|Manufacturer||Ford of Britain|
|Body and chassis|
|Body style||2-door estate|
|Engine||1172 cc I4|
|Wheelbase||87 in (2,210 mm)|
|Length||142 in (3,607 mm)|
|Width||60.5 in (1,537 mm)|
|Height||63 in (1,600 mm)|
It was a two-door, four-seat estate design, the brother to the Ford Prefect 100E four-door saloon, sharing the same 1172 cc Ford Sidevalve 36 bhp (27 kW) engine and other parts and the same interior trim. It was substantially shorter than both the Prefect and the closely related Ford Anglia 100E two-door saloon. It used the short front doors of the four-door model because the bodyshell was optimized for use as a panel van (which was marketed as the Thames 300E). The rear door was in two pieces split horizontally. The rear seat could be folded flat to convert from a four-seater to a load carrier. Until 1957 there were wood trim pieces screwed to the sides of the vehicle.
The Squire competed in the same market segment as the Hillman Husky and the Austin A30 / A35 based estate: these were significantly more popular in the UK than longer estates at the time. Total production was 17,812 cars.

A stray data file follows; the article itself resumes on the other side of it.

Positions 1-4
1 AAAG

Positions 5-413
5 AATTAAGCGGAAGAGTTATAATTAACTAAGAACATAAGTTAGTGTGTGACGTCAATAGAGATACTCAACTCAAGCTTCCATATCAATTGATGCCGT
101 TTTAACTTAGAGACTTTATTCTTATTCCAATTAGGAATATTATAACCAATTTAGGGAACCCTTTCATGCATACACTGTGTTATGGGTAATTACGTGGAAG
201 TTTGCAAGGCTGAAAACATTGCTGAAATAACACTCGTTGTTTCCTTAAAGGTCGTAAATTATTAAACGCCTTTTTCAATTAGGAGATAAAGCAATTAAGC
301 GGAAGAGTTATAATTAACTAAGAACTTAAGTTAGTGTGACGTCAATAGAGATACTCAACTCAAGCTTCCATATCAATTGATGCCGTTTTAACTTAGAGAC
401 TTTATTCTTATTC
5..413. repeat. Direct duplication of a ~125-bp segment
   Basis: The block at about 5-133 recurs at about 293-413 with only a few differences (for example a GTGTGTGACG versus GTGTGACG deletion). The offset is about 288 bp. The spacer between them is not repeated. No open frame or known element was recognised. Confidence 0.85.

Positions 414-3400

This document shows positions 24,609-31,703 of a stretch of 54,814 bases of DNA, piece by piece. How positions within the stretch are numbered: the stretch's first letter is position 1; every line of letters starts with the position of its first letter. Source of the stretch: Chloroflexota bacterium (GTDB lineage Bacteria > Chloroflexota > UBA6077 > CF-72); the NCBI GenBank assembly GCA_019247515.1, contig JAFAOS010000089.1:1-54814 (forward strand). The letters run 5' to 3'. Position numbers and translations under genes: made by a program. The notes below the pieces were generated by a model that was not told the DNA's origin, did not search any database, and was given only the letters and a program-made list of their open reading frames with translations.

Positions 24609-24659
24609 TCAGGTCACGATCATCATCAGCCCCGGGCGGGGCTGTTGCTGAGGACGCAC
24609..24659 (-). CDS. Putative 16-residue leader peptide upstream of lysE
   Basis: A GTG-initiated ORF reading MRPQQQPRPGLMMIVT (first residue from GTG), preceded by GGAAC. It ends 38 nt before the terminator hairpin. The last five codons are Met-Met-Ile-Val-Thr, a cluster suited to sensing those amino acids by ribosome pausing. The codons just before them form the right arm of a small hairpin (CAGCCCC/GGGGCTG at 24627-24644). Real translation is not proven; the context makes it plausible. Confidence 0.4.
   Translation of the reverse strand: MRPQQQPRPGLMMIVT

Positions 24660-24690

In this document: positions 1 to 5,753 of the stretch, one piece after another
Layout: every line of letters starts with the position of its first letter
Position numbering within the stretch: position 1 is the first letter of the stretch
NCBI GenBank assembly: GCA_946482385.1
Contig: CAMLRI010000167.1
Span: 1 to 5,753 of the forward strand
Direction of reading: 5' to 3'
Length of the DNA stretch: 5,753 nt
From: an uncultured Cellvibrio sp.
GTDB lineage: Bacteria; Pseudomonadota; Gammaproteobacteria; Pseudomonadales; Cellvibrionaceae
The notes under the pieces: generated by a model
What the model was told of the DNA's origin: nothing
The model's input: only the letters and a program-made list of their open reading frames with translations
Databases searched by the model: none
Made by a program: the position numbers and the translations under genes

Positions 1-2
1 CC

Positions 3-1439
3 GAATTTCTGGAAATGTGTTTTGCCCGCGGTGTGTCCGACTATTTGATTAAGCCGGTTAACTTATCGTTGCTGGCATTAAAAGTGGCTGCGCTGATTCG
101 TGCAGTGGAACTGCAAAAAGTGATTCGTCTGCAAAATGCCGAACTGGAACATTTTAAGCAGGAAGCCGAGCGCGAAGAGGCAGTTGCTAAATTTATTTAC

The British Motor magazine tested a Squire in 1955 recording a top speed of 69.9 mph (112.5 km/h) and acceleration from 0-50 mph (80 km/h) in 20.2 seconds and a fuel consumption of 35.7 miles per imperial gallon (7.91 L/100 km; 29.7 mpg-US). The test car which had the optional heater cost £668 including taxes.
The Ford Escort was a mechanically identical estate car but based on the Ford Anglia which had a lower trim level. This proved more popular and a total of 33,131 Escorts were produced between 1955 and 1961. Production of the Escort continued until 1961, two years longer than the Squire.
Some years later, the Ford Escort name was also used for two other small cars, manufactured in Europe and North America.